As Israelis vote, it's all about war and peace
Benjamin Netanyahu, the Likud party hawk, leads in polls ahead of Tuesday's parliamentary election.
When Israelis go to polls Tuesday, the impact of the country's two wars in less than three years will be a deciding factor for many.
Gaza still smolders after the 22-day assault on Hamas that killed 1,300 Palestinians but didn't stop rockets from falling on Israel. That operation rekindled many of the painful memories from Israel's 2006 failed war in Lebanon against Hezbollah.
The ruling Kadima party, a centrist coalition, oversaw both operations and will probably take the brunt of voter frustration over its performance. The wars have pushed Israelis, many of whom wanted to take a harder line against militants on their borders, further to the right, giving conservative parliamentary candidates the edge.
"The right-wing politicians are able to say, 'You had a center-left coalition and it didn't you bring anything, except that it engaged in two wars in just over two years,' " says Yitzhak Brudny, a political scientist at the Hebrew University of Jerusalem.
He points to decisions to make unilateral withdrawals from occupied territories as a formula that now looks like a failure in the eyes of many here. The Labor Party under Ehud Barak, now defense minister, withdrew from south Lebanon in April 2000, and Kadima, led by former Prime Minister Ariel Sharon, withdrew from the Gaza Strip in August 2005.
"If you had the solution, and this was it, just withdraw, well, this is what you get: another war," he says, paraphrasing the rhetoric of the right.
Even though the Israeli military succeeded in inflicting heavy damage on Hamas, the Islamist militant movement ruling Gaza, the prospects of peace with Israel's neighbors now seems more elusive than ever before, luring many voters to the right.
While that trend has been growing for several years, analysts and pollsters say, the war's indecisive outcome and the insecurity over what comes next is what is causing many to give up on Kadima.
Netanyahu is riding into election day with a small lead over Foreign Minister Tzipi Livni, head of Kadima. Netanyahu ousted the Labor Party in 1996 on a campaign against the Oslo Accords, which aimed to reach a two-state solution to the Israeli-Palestinian conflict through negotiations.
"The biggest gainer since the war was Lieberman," says Dr. Brudny. "Part of it is a protest vote by the public, which wasn't satisfied by the fact that the Israeli government stopped the war." The public, he says, was "more militaristic" than the government because it was hoping to see the army topple Hamas altogether.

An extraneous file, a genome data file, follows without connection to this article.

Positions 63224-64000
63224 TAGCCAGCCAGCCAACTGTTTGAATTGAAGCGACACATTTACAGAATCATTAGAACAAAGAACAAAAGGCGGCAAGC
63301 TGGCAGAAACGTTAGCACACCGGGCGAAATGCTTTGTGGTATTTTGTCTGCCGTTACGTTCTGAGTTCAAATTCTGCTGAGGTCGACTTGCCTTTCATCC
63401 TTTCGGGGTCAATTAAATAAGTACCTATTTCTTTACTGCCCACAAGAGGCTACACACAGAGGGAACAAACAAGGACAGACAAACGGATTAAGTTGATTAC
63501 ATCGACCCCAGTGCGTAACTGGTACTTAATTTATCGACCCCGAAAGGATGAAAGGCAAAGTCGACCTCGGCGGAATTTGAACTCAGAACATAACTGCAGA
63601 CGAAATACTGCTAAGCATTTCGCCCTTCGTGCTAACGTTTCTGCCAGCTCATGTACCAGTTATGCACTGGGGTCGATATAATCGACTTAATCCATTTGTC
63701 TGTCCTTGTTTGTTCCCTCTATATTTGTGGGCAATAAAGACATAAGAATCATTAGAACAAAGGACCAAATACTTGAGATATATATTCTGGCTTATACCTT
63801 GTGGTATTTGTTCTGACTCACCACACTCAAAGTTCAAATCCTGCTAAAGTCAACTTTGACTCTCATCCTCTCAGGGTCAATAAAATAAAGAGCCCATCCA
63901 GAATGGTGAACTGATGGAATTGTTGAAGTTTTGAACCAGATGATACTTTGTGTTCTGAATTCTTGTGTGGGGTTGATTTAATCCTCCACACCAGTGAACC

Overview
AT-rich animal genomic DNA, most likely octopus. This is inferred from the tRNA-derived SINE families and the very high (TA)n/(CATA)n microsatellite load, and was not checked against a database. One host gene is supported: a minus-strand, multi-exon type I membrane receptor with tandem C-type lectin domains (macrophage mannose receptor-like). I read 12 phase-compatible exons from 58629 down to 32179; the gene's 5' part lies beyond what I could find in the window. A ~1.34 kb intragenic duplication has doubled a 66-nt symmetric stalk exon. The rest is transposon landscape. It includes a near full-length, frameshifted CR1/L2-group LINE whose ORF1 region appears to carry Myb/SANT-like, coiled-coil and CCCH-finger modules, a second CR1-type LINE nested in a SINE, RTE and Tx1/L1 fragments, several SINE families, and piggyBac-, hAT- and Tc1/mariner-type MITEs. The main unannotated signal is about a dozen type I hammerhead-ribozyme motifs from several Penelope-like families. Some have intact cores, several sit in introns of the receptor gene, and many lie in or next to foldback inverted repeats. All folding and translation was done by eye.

"The rockets themselves were the biggest boost for Lieberman: He gained support mostly from people who are Likud voters," he adds. By comparison, Netanyahu took a relatively cautious, mainstream view – largely out of concern that he not be seen as too radically right – and disappointed his right-wing base.
But Lieberman won points, he says, by questioning the loyalty of Israeli Arabs, whom Lieberman constantly fingers as a fifth column who don't support the state of Israel.
"When the Israeli public felt that Arabs were not sufficiently patriotic during the war, Lieberman seized on that and decided to break the taboo on a subject that normally, you just don't touch."
The Gaza war has strengthened hawks for a plethora of reasons. Most palpable is that there is so much unfinished business, with Israel still bombing militants and tunnels, and Hamas still sending rockets into Israel. Those who embrace the belief that there are military solutions to the century-old conflict think that Israel ended the war too soon, not trying to drive Hamas out of Gaza altogether.
"Israel didn't even aspire to beating Hamas. When you don't even aspire to winning, the failures are even greater," said Yuval Steinitz, a Knesset member from the Likud party, speaking at a key conference last week at the Interdisciplinary Center in Herzliyea, north of Tel Aviv.
He blamed the Kadima party for leading Israel into wars with regional enemies, and said that despite Israel's military superiority and lower level of human loss, it was still losing in the form of deterrence.
"These last two years were years of prosperity both for Hezbollah in the north and Hamas in the south. Anyone who tries to look at this and say they absorbed more casualties than we did is ignoring this grave picture and is deluding himself," Mr. Steinitz said.
Israelis who still support the vision of a two-state solution are largely divided between Labor and a slew of smaller left-wing parties. But none of these can foresee a situation that could return even the Labor Party to power.
The party that signed the Oslo Accords is slated to get about 14 of 120 Knesset seats. That's an improvement on its ratings before the war, and in large part is due to the leadership of Mr. Barak, who has walked a fine line between paying homage to future peace but directing the war in the present.
Meanwhile, polls show that up to 30 percent of the electorate is undecided. And this, writes commentator Sima Kadmon, is a sign of political exhaustion.
"They will vote on the basis of a rational, convoluted decision, which will mature when they stand in the polling station. For suddenly an entire people have become strategists. Everyone is making calculations, whom is he strengthening and whom is he weakening, if he votes for someone for whom he does not really want to vote – but the other option is worse," she wrote in a front page op-ed in the Yedioth Ahronoth mass circulation newspaper.